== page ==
The State of My Garden

Some of you will remember that this spring, I decided to attempt container gardening rather than planting my usual backyard garden.  I just wanted to follow up on that and let you know how things are going.

I’ve had a lot of losses.  Many of my herbs were lost to our cat…um…making use of the pots while they were in our sun room on chilly nights.  Onions and radishes died after failed transplantation.  And…in a complete oversight on my part, I failed to put drainage holes in our new squash containers when I transplanted them.  After a huge rain…they drowned.  RIP, squash.  You’ll be missed.  Luckily, some of the sibling squash plants survived my silliness and it seems that we’ll still have squash coming out of our ears.

Our jalapeno plants are producing like crazy and I’m really, really looking forward to fresh pico de gallo.  And stuffed peppers on the grill.  Mmmmmmm.

And look at this baby bell pepper.  I love it!

My only surviving herbs are basil and cilantro.  I’ve harvested the cilantro recently, so no photos of that….but the basil sure is purdy….and in need of thinning.

Eggplant plants are growing nicely but are nowhere near producing.

We’ve already enjoyed our first tomato and we are waiting on more, more, more!  Unfortunately, a couple of our tomato pots weren’t draining properly either, so we’ve got lots of yellow leaves.  I’m hoping to nurse them back to health and enjoy tomatoes all summer long!

So, while this container gardening thing doesn’t seem to be my cup of tea, I’m not giving up.  What survivors I have will thoroughly be enjoyed and in the meantime, my kids are enjoying the process as much as I am.  That’s the good stuff, baby.

If you’re gardening this year, will your share with me what you’re growing and what ups and downs you’ve experienced in your gardening efforts?

Container Gardening Part One

I’ve never dabbled in container gardening,  most likely because I have plenty of room to have an in-ground garden.  This season, though, I decided to try this gardening method that’s been around for many years but is new for me.  I’m going to share my progress and my methods along the way.  Not because I know what I’m doing, but so that you can learn from my mistakes and successes.

Our family dedicated yesterday to dirt.  We gathered supplies at the store and headed home to begin.  Shayne worked on cleaning out and mulching flower beds while the kids and I got started on our garden.

Getting started:

Containers.  Now, we’re starting with classic pots and planters, but you can use anything, really.  I’ve seen old cowboy boots, reusable shopping bags, potato bags, old wheelbarrows and bathtubs…you get the idea.  I intend to keep an eye out for fun planters later, but for now…the basics.

Potting soil.  I grabbed these bags of organic soil intended for veggies.

I didn’t realize until I’d already begun that they were intended for in-ground use.  Oopsy.  I’m going with it anyway.

Plants and seeds…

Drain holes.  Some pots already have holes, some have perforated areas to be punched out as necessary, and old boots and bags will need holes punched in them.  I used a screwdriver and punched out some holes.

I lined the bottom of the pots with newspaper.  This will keep the soil in and let excess water drain out.

Next up:  time to fill the pots with potting soil.

Then we planted.  Follow the directions on the package.  Most seed packages won’t have directions for container gardening, so be flexible.  I planted extra seeds in each of my containers and then I’ll thin out the plants at they begin to grow.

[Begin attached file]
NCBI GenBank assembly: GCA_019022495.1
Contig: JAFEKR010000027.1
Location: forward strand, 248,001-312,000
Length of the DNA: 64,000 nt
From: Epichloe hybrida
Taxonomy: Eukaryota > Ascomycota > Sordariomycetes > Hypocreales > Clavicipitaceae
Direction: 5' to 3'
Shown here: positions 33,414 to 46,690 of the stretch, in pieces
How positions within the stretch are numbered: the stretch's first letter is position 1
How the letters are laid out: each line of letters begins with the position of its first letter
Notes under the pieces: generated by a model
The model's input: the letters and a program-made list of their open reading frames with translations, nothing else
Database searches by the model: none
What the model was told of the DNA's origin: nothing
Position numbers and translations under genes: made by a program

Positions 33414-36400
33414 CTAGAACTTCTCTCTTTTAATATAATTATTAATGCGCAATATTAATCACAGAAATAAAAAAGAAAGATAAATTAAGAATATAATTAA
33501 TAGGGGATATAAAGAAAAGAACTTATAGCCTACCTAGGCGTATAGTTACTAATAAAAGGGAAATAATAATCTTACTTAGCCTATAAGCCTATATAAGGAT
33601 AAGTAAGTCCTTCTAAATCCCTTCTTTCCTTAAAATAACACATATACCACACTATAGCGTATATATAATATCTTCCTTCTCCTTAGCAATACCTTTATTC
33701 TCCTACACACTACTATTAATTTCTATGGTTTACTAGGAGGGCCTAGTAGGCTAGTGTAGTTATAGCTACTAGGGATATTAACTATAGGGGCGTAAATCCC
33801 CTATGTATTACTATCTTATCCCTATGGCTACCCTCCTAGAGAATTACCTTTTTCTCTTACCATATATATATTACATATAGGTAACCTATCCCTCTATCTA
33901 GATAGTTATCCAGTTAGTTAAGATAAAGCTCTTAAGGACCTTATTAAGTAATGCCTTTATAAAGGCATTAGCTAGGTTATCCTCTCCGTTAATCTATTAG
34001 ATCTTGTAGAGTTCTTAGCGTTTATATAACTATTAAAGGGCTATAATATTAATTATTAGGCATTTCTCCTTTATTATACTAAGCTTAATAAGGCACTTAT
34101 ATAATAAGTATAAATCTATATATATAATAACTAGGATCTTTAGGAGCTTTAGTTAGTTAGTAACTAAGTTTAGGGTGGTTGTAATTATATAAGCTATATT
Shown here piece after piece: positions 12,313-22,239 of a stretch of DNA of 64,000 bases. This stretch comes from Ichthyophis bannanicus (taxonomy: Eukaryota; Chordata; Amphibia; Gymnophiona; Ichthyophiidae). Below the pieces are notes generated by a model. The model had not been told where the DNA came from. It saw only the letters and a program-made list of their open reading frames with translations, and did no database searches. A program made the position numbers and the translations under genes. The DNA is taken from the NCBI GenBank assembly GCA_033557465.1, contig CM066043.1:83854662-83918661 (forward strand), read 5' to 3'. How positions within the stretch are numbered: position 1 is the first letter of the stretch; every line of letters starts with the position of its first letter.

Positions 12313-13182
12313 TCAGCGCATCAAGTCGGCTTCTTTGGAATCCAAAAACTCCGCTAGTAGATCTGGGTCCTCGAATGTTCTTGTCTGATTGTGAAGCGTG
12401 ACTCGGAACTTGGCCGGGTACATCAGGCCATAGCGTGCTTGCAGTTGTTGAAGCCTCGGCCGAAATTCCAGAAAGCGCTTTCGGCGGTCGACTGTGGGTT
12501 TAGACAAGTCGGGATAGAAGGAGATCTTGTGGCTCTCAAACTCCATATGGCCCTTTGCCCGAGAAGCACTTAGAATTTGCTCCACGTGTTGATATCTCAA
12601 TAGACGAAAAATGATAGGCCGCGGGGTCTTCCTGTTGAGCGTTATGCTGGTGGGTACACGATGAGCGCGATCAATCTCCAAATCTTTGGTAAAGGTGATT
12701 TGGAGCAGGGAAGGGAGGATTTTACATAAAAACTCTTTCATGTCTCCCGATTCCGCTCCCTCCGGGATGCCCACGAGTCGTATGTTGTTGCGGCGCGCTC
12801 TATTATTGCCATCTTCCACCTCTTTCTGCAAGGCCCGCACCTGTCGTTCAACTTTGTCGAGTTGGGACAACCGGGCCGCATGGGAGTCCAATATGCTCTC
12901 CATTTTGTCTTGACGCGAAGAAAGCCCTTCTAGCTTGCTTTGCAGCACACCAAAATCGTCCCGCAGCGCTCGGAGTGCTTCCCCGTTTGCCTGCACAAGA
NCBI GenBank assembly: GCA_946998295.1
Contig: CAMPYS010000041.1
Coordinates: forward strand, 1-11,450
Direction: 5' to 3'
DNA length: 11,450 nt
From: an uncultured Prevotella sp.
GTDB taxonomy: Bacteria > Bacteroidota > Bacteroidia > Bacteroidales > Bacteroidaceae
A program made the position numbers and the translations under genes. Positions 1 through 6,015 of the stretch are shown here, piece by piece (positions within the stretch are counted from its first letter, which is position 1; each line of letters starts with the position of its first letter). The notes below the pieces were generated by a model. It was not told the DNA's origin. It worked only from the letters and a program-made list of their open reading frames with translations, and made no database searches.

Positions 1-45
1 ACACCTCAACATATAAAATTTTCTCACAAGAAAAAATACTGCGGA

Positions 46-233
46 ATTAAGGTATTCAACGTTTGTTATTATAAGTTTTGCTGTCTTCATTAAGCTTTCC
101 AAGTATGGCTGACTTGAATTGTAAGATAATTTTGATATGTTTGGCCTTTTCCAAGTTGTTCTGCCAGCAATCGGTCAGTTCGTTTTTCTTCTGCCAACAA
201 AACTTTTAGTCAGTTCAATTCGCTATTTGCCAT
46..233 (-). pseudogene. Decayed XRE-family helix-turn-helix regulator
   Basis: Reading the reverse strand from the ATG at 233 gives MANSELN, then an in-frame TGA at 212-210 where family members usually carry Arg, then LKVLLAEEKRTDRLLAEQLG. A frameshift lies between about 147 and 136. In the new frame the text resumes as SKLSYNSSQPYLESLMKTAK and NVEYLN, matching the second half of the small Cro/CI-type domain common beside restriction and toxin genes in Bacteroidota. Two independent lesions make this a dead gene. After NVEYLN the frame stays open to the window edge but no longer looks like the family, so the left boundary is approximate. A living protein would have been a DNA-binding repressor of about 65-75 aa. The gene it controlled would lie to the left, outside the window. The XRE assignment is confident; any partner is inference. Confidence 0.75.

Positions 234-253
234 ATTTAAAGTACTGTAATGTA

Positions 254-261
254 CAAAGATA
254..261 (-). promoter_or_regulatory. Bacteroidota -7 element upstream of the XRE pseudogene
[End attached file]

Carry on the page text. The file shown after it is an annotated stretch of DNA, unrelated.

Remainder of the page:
And here is our container garden in its infancy:

The pots line either side of the walk just outside our back door.  That’s one big plus of container gardening:  easy access!  It’s right outside of our office window so that I can keep a close eye on the plants and it will discourage small animals from invading.

What did we plant, you ask?

Tomatoes (Celebrity and Patio.  Patio tomatoes are cherry-type tomatoes that are supposed to thrive in containers.)

Eggplant (black beauty)

Yellow Squash



Green onions

And….I’m trying herbs for the first time.  They may move into our sunroom.  We’ll see.





We may add more in the coming weeks, but for now I think we’re off to a good start!

Do you garden?  Is it in-ground or container gardening?  Feel free to share success stories!

P.S.– I have a couple of gardening gurus in the family who cannot be stumped!  Hey Aunt Cathy, what have I done wrong so far? ;)

My garden is planted!

Thanks to my gnomes, I was finally able to get my seeds in the ground today. It’s really a late start for a garden here in North Texas, but I chose the veggies that were more likely to survive my tardiness. Before too long, we’ll have squash, green beans, black-eyed peas, cucumbers, okra and peppers. Oh yeah…tomatoes, too. Small tomatoes–grape ones and yellow pear ones.

I’m looking sooo forward to my ooey gooey cheesey squash, fried okra, stuffed peppers and fresh, crisp beans. Oh, MAN, am I ready! There is just nothing quite like fresh garden veggies! Let’s just hope I’m able to keep them all alive and producing in this heat!

Oh…quick gnome update. I asked my neighbor if maybe the gnomes would like dinner as a thank you for tilling my garden. He said that they happen to LOVE my buffalo chicken strips, so it looks like I’ll be making lots of those tomorrow night!

On another note, I’m excited another auction that Diane from Pampered Bunz and I are doing this week. It’s a Mickey Mouse outfit this time and I’m going to have a really hard time parting with it! Here’s a little preview of my contribution to the set (Elliott thoroughly enjoyed modeling it for me!)…